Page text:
The Aword

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Applications in Pain Evaluation

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Autonomic testing is safe and reliable. No specific pattern is associated with chronic pain per se.

ANS testing is valuable in assessment of CRPS I and sympathetically maintained pain. In patients with burning feet, autonomic tests have demonstrated subtle abnormalities even when clinical examination and nerve conduction studies are normal.

When studying patients with postural tachycardia syndrome, a higher than expected incidence of migraine sufferers has been noted;  further study revealed subtle adrenergic abnormalities suggesting vasomotor instability.

Other pain conditions have been associated with reduced orthostatic tolerance, such as chronic fatigue syndrome. Anecdotal reports of abnormal autonomic testing in fibromyalgia have appeared; these data need confirmation.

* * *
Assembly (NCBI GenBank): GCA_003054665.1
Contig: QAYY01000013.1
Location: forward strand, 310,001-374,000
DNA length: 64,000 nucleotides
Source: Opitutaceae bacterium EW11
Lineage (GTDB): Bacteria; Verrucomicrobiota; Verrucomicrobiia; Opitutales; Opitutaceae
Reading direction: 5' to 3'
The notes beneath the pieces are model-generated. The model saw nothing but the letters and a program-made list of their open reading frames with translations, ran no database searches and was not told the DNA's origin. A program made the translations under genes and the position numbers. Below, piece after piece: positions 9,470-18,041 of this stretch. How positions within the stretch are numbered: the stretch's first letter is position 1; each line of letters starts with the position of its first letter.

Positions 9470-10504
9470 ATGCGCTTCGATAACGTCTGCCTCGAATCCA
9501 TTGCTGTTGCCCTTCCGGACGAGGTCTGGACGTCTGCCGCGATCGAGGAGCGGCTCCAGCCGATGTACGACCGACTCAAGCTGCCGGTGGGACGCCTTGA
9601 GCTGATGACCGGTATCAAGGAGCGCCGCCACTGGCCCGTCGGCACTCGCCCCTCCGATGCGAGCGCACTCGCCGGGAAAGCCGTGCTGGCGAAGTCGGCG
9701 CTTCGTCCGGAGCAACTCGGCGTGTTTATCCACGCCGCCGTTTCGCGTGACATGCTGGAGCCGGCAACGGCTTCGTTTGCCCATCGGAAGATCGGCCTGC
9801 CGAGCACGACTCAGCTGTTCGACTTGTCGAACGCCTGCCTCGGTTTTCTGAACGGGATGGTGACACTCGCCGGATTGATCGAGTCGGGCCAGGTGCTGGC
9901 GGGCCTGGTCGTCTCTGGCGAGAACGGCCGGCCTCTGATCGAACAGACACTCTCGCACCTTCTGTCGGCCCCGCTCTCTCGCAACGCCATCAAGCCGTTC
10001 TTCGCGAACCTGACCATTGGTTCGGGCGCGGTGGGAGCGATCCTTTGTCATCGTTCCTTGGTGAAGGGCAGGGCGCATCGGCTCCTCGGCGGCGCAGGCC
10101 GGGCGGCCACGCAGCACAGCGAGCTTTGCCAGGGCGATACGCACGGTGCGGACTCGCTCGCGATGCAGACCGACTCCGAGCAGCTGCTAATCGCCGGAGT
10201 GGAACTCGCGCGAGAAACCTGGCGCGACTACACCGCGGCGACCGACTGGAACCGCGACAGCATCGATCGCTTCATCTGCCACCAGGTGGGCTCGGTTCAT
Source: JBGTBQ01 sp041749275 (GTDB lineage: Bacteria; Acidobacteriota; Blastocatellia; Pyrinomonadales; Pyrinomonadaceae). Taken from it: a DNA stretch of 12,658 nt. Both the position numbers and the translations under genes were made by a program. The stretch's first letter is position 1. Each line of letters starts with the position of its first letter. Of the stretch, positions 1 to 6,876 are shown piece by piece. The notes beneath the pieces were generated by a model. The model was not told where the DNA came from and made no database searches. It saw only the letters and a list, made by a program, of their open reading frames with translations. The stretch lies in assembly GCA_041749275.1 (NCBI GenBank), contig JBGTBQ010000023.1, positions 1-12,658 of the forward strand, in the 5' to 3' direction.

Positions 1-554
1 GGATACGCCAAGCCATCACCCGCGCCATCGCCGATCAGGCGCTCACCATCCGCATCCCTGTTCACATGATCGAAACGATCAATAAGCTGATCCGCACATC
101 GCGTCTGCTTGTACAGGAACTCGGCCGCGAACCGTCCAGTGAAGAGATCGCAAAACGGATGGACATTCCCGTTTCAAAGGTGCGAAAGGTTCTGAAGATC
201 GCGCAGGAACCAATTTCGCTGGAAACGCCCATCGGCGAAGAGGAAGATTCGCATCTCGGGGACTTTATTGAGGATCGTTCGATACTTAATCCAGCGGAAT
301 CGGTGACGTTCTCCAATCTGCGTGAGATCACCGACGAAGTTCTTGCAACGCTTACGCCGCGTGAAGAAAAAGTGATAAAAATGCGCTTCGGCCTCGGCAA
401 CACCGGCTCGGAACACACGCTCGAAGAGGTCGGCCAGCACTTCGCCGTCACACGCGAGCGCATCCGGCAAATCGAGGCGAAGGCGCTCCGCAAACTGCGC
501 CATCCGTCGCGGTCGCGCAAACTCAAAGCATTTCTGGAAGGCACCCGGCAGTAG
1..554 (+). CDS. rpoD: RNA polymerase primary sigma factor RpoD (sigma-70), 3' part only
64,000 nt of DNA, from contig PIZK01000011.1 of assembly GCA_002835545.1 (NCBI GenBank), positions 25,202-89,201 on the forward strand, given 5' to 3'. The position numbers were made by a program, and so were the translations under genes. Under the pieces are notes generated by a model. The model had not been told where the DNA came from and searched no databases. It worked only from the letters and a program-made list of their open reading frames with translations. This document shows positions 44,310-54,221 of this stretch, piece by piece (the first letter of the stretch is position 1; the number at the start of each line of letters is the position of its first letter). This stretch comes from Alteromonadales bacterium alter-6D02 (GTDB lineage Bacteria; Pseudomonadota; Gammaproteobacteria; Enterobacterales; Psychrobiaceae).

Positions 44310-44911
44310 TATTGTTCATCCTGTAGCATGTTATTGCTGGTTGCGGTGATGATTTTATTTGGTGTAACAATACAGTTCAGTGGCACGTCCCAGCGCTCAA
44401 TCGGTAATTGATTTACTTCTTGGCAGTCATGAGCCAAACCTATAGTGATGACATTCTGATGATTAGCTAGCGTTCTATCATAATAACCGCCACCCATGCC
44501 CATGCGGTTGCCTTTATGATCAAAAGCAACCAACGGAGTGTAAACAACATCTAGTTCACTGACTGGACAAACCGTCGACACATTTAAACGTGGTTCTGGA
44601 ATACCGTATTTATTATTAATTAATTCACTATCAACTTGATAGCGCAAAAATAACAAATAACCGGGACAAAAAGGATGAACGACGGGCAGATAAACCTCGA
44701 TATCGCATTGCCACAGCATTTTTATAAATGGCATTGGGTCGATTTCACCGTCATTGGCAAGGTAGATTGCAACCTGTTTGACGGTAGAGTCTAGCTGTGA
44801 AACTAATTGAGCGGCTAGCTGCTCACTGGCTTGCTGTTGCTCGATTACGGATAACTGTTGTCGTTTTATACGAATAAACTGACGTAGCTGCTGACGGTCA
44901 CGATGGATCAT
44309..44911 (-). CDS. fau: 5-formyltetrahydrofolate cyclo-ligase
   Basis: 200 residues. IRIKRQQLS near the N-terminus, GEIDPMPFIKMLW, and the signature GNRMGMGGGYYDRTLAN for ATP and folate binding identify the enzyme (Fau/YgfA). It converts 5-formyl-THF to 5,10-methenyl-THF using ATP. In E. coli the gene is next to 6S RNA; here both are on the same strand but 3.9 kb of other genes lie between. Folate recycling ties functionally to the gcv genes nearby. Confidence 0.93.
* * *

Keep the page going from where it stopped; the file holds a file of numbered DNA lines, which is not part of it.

1.      scintigraphic triphasic bone scanning (SBS) : but some studies have found this test abnormal in no more than 25-55% of CRPS cases.

2.      Infrared thermal imaging (ITI) : can identify areas of damage which show increased temperature; areas of irritation, that show reduced temperature. The function of skin temperature is the domain of the sympathetic nervous system. Cold-stress ITI may be helpful.

3.      CT/MRI scans: not sensitive enough to detect microscopic nerve damage (note: only 5% of nerve fibres need to be disrupted in order to cause severe pain).

4.      EMG/NCV nerve conduction studies: not useful because they detect abnormalities in myelinated nerves; CRPS involves poorly myelinated/unmyelinated nerves.

5.      QSART studies (see above) : looks at parasympathetic more than sympathetic

6.      Diagnostic nerve blocks: (NOTE: invasive so not recommended by the Trust) are positive in the early stages but gradually lose their sensitivity.

7.      Laser doppler flow: a sensitive test to study small blood vessel (capillary) circulation. It has demonstrated that sympathectomy is ineffective in providing increased circulation to the extremity.